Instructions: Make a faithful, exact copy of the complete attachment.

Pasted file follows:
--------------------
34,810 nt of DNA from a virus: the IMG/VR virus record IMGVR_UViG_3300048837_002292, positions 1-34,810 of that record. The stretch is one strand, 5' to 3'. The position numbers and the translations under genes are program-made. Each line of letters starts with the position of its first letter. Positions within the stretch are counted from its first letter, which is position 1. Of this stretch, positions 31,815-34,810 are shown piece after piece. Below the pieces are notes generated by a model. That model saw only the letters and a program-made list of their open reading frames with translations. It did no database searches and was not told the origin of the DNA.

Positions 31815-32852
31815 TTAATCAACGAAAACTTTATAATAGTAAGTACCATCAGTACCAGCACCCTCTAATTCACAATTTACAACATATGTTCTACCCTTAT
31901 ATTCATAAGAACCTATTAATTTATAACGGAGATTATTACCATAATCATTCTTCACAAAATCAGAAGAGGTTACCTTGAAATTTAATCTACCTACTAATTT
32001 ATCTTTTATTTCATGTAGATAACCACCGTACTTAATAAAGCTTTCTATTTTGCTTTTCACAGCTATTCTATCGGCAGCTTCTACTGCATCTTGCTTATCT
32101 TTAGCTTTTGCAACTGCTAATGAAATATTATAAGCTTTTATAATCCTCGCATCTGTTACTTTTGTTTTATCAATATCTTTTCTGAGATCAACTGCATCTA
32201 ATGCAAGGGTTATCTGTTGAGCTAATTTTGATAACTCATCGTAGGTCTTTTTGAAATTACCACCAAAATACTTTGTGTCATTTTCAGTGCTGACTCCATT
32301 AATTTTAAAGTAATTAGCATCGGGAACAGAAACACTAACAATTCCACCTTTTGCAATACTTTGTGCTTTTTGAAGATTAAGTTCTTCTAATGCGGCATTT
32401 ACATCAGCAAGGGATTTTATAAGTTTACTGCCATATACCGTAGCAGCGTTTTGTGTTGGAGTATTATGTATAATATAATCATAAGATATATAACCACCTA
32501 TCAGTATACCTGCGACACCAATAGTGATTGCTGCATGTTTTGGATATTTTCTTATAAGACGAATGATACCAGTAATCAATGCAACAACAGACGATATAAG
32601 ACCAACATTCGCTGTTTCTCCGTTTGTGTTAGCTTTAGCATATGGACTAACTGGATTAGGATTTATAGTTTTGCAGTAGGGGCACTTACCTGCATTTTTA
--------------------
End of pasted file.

34,810 nt of DNA from a virus: the IMG/VR virus record IMGVR_UViG_3300048837_002292, positions 1-34,810 of that record. The stretch is one strand, 5' to 3'. The position numbers and the translations under genes are program-made. Each line of letters starts with the position of its first letter. Positions within the stretch are counted from its first letter, which is position 1. Of this stretch, positions 31,815-34,810 are shown piece after piece. Below the pieces are notes generated by a model. That model saw only the letters and a program-made list of their open reading frames with translations. It did no database searches and was not told the origin of the DNA.

Positions 31815-32852
31815 TTAATCAACGAAAACTTTATAATAGTAAGTACCATCAGTACCAGCACCCTCTAATTCACAATTTACAACATATGTTCTACCCTTAT
31901 ATTCATAAGAACCTATTAATTTATAACGGAGATTATTACCATAATCATTCTTCACAAAATCAGAAGAGGTTACCTTGAAATTTAATCTACCTACTAATTT
32001 ATCTTTTATTTCATGTAGATAACCACCGTACTTAATAAAGCTTTCTATTTTGCTTTTCACAGCTATTCTATCGGCAGCTTCTACTGCATCTTGCTTATCT
32101 TTAGCTTTTGCAACTGCTAATGAAATATTATAAGCTTTTATAATCCTCGCATCTGTTACTTTTGTTTTATCAATATCTTTTCTGAGATCAACTGCATCTA
32201 ATGCAAGGGTTATCTGTTGAGCTAATTTTGATAACTCATCGTAGGTCTTTTTGAAATTACCACCAAAATACTTTGTGTCATTTTCAGTGCTGACTCCATT
32301 AATTTTAAAGTAATTAGCATCGGGAACAGAAACACTAACAATTCCACCTTTTGCAATACTTTGTGCTTTTTGAAGATTAAGTTCTTCTAATGCGGCATTT
32401 ACATCAGCAAGGGATTTTATAAGTTTACTGCCATATACCGTAGCAGCGTTTTGTGTTGGAGTATTATGTATAATATAATCATAAGATATATAACCACCTA
32501 TCAGTATACCTGCGACACCAATAGTGATTGCTGCATGTTTTGGATATTTTCTTATAAGACGAATGATACCAGTAATCAATGCAACAACAGACGATATAAG
32601 ACCAACATTCGCTGTTTCTCCGTTTGTGTTAGCTTTAGCATATGGACTAACTGGATTAGGATTTATAGTTTTGCAGTAGGGGCACTTACCTGCATTTTTA